2. Get a SIM card from a telephone vendor as soon as you get in country.

The title says it all. Get a SIM card as soon as you get in country.

My first time around, when I went to Thailand, I waited far too long and then tried to do it myself. I don’t remember if I thought I could save money or if I wanted to get a better deal or I didn’t want to be connected to life like I am at home or I was just busy.

It doesn’t matter.

I should have switched my SIM cards out either in the airport or the following day at a telephone vendor. I think I was under the impression there would be enough WiFi networks to connect to. I was wrong.

I instead waited for a week and a half and tried to get it set up myself, and then tried to get the people in a 7/11 to set it up. It never worked very well and I really wish I would have just had some god damned 4G when I needed it.

On the other hand, the next year, when I went to Vietnam? I got a SIM card in the airport. Maybe it cost me a little more than it should have. I didn’t care. I had a functioning phone with a working phone number and internet access.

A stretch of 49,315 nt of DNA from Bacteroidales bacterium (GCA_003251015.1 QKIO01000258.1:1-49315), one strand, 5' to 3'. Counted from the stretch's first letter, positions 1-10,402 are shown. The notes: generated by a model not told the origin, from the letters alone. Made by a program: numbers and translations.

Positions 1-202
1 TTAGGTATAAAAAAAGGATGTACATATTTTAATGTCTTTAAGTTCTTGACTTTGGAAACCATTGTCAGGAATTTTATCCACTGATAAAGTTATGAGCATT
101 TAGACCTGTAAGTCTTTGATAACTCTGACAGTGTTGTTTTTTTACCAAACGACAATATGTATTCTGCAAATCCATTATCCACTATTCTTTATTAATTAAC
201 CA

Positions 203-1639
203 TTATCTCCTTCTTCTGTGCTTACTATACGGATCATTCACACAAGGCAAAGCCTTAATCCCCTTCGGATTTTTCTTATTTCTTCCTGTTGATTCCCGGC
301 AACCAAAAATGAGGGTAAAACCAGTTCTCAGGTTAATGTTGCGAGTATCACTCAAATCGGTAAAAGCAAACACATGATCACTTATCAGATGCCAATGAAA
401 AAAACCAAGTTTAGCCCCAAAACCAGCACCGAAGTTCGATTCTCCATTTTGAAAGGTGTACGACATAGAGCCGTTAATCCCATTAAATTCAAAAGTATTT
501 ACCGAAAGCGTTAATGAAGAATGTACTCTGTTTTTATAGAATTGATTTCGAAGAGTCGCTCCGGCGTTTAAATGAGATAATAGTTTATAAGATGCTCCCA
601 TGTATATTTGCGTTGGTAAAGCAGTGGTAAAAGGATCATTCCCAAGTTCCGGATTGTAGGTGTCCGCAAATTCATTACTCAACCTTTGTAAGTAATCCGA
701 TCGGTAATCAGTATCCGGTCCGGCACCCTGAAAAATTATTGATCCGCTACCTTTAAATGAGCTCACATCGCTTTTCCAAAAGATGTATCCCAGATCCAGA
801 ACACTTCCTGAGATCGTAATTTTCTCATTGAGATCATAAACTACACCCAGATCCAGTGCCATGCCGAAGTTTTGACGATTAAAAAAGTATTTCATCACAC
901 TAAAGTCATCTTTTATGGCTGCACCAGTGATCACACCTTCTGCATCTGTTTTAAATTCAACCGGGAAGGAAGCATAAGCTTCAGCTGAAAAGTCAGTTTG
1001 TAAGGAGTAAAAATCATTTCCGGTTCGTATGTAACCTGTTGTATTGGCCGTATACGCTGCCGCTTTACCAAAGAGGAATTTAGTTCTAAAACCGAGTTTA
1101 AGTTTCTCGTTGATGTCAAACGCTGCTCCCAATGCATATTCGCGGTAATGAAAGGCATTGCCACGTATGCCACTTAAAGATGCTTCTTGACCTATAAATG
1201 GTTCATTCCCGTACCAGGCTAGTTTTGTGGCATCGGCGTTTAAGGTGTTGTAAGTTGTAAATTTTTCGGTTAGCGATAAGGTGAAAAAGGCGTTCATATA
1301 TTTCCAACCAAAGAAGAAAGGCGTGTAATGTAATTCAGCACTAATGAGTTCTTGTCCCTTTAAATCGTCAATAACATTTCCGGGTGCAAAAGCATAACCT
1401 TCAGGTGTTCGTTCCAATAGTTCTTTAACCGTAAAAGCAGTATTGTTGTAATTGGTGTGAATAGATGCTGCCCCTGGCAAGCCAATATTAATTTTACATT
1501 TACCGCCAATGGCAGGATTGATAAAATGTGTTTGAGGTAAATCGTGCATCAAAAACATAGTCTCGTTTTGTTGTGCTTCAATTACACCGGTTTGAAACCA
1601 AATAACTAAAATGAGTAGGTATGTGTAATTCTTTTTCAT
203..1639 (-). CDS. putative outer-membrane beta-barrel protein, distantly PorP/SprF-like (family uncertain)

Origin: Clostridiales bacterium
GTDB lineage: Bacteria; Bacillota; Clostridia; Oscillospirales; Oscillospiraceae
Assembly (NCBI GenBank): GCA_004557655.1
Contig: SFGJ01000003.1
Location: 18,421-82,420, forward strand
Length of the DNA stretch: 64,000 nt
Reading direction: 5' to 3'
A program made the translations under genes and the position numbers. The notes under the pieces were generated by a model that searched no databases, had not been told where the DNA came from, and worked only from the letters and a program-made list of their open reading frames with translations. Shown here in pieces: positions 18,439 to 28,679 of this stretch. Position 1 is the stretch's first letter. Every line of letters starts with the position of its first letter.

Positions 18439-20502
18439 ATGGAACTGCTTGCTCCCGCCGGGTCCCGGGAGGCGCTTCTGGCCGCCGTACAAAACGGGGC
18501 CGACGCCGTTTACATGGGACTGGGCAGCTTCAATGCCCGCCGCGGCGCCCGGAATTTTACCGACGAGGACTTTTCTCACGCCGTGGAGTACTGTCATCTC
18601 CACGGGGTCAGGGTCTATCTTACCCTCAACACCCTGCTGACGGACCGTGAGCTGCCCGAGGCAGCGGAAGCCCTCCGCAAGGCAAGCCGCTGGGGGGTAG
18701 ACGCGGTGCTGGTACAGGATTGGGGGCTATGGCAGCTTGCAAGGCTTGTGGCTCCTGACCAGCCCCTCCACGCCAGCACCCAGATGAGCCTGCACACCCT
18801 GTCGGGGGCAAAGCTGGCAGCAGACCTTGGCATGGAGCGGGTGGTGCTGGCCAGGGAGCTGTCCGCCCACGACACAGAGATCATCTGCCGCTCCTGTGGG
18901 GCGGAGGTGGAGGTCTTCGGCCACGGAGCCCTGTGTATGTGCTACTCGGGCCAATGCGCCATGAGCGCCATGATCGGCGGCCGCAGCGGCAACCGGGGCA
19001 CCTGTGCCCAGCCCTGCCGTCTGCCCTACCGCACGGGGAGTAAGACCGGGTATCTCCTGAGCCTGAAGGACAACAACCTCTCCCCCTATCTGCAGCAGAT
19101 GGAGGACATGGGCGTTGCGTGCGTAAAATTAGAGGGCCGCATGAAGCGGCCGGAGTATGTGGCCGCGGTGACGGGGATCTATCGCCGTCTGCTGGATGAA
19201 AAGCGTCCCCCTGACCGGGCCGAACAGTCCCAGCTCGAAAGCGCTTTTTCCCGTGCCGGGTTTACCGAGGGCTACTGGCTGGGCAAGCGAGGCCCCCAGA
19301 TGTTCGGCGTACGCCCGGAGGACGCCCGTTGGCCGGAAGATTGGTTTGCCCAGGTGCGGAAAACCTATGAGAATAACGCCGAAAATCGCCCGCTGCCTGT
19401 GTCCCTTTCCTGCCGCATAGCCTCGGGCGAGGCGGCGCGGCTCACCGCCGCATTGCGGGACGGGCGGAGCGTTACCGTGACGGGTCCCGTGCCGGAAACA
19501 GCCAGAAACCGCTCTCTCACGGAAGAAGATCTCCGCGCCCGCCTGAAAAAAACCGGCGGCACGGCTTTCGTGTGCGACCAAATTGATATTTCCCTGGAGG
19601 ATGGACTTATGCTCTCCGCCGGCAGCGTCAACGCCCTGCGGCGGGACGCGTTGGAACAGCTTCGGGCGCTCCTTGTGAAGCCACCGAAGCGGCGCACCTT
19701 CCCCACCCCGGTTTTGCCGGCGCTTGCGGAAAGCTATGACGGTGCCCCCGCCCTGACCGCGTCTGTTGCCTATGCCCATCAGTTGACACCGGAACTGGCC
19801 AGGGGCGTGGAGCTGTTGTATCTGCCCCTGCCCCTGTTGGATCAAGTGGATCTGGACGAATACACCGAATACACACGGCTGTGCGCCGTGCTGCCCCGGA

Trust me. You want to be able to access the internet, without having to rely on WiFi.

The flip side of this lesson is to make sure your smartphone both has a SIM card and that it can be used on overseas networks. If it doesn’t, consider buying a used smartphone that will work in the countries you plan on visiting. I bought my last and current phone, an HTC One M8, used, through Swappa. It still works like a charm and I can use it overseas.

The costs are minimal and they are worth it. Remember that if you go to a different country you may, or may not, need to get a new SIM card. Depends.

Find all of the travel lessons curated here.

A woman cleans a fountain in a park, Dec. 4, 2015 in Bangkok, Thailand.

A woman cleans a fountain in a park, Dec. 4, 2015 in Bangkok, Thailand.

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